Millionaire businessmen Barrie and Tony Drewitt-Barlow were the first gay couple named on a surrogate baby’s birth certificate and went on to have four more children, set up their surrogacy agency and star in reality show The Parent Makers.
But for one surrogate in San Diego the decision to work with their British Surrogacy Centre (BSC) has proved to be disastrous as she has claimed in The Mail that she was used, abused, called “trailer trash” and left in £60,000 in debt. Megan Hoffner stands on the brink of financial ruin and losing her home as she has become locked in a legal battle mired in claims and counter-claims. ‘This whole process has been a disaster,’ she says.
At first, Megan says, all went well. She signed a 24-page surrogacy agreement on November 21 2013 in which she agreed to bear a child (or multiple children) for Marco Aurelio Lucas and Roberto De Souza Silva. The document says Megan will be paid £22,500 for one child – with childcare, lost wages, medical bills and ‘extra baby’ clauses built in – and an extra £5,000 for twins.
She said: ‘I wanted to bring the joy of children to a family who might not otherwise experience that happiness. You get paid to be a surrogate, but this was never about making money.’
Megan explained: ‘I kept submitting bills for expenses and the payments would be late. The BSC told me there were issues in Brazil and that because surrogacy was illegal in Brazil they’d had their bank account flagged up. I emailed Barrie Drewitt-Barlow at the end of last year, begging him to help to get my bills paid. In return he sent me emails full of abuse.’
In one email Drewitt-Barlow, who lives in a sprawling Essex mansion, purportedly wrote: ‘I advised your Ips (Intended Parents) NOT to pay you anything at all because you are a crazy bitch who deserves to be locked up! Your Ips will not be paying you one more penny! I am so happy that they ran from you!’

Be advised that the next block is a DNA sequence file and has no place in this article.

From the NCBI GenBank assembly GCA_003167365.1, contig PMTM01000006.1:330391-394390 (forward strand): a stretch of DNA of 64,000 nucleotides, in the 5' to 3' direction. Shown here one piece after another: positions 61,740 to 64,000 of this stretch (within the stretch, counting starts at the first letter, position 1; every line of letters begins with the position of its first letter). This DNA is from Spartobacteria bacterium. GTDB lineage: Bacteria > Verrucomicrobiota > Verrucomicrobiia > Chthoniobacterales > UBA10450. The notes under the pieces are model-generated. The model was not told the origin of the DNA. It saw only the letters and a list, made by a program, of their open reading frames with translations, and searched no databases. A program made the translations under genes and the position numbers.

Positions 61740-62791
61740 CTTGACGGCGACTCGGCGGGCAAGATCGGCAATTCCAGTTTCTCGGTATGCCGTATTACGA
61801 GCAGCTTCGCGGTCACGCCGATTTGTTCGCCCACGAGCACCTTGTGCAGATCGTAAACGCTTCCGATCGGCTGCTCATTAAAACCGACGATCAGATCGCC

Megan says she bears no ill-will towards the Brazilians, who moved to San Diego for the birth. They take a less charitable view of Megan, saying she was unreliable and unsuitable to be a surrogate.
But there is one thing that they all agree upon – the BSC did a poor job, a point made by their lawyer in court documents.
Megan went on to say: ‘I blame BSC for all the problems. The Brazilians didn’t realise that the costs could escalate as they did.’
Last night Reece Statham, vice-president of the BSC, said: ‘The majority of the money Megan claims is owed is medical fees incurred because she insisted on using a hospital not covered by her medical insurance. She was advised of this but refused to change.’
Barrie Drewitt-Barlow told The Mail on Sunday that Megan had been extremely difficult to deal with and that her lifestyle meant she was not suitable as a surrogate.
‘She actually is as mad as a hatter,’ he said. Which rather begs the question – why was she chosen to be a surrogate in the first place? The situation highlights the often tricky and complicated situations that can arise from surrogacy programs, especially international arrangements.